- As Carioles force is negligible in the equatorial belt between latitudes
5º N and 5º S, Cyclonic systems do not develop in this region.
- Cyclonic systems do not develop or intensify all of sudden. They build
up over a period of time.
- The topography and the intensity as well as frequency of cyclones that
could strike a coast decide the vulnerability of the place.
- Tropical cyclones are the most destructive and violent type of storms.
Damages to life and property caused by them fall into
three categories; (a) damages caused by high velocity winds, (b) damages
caused by flooding, and (c) damages caused by a storm surge. • Torrential
rains that occur in a hurricane inundate the low-lying areas, cause floods
and landslides resulting in a great loss of life and property damage.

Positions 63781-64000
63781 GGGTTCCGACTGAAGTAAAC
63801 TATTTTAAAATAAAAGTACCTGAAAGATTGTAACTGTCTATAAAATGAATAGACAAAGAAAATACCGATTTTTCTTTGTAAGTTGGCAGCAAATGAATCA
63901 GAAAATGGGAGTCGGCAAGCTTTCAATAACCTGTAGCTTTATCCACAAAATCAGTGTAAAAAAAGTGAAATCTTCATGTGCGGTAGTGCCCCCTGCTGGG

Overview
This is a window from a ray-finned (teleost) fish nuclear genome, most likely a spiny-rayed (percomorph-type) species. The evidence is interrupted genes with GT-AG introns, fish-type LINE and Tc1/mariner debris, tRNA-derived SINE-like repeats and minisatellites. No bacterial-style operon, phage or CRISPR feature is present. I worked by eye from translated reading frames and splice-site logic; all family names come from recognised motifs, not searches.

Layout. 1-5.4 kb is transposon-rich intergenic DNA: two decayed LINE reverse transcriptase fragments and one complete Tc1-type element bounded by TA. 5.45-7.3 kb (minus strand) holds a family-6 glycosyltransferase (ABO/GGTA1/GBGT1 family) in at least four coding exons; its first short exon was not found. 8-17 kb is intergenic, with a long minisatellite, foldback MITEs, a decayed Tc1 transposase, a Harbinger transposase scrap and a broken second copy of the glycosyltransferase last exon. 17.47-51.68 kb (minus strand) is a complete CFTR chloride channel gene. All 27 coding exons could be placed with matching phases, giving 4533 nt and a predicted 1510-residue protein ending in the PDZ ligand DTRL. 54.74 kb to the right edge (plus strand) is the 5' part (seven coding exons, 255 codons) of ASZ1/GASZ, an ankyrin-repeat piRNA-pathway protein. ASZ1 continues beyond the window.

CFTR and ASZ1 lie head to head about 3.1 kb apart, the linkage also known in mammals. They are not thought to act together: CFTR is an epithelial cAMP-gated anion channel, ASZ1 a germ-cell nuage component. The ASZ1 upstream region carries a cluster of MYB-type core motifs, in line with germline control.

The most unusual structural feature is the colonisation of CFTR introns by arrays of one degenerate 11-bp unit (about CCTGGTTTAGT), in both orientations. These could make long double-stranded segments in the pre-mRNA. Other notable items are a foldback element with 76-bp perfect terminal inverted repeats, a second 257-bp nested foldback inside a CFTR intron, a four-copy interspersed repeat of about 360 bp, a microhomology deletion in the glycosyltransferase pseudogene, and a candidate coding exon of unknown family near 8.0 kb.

- According to many weather scientists, by far the greatest damage and
loss of life and property from intense tropical cyclones are due to storm
- The rise in sea level because of the passage of a hurricane is called
the storm surge.
Moisture in the Atmosphere
- Although water-vapour content forms only a small proportion by volume of
the atmosphere, it is the most important constituent of air in deciding
weather and climate.
- Water may be present in the atmosphere in all the three forms.
- The amount of water vapour in the air is called humidity.
- The humidity of the air depends upon the temperature, e.g. if the
temperature rises then air can hold more water vapour.
- When air can hold no more water it is said to be saturated.
- The actual amount of water vapour in a given volume of air at a
particular temperature is called the absolute humidity.
- The ratio between the absolute humidity of a given mass of air and the
maximum amount of water vapour that it could hold at the same temperature is
called the relative humidity.
- Changes in humidity account for production of precipitation.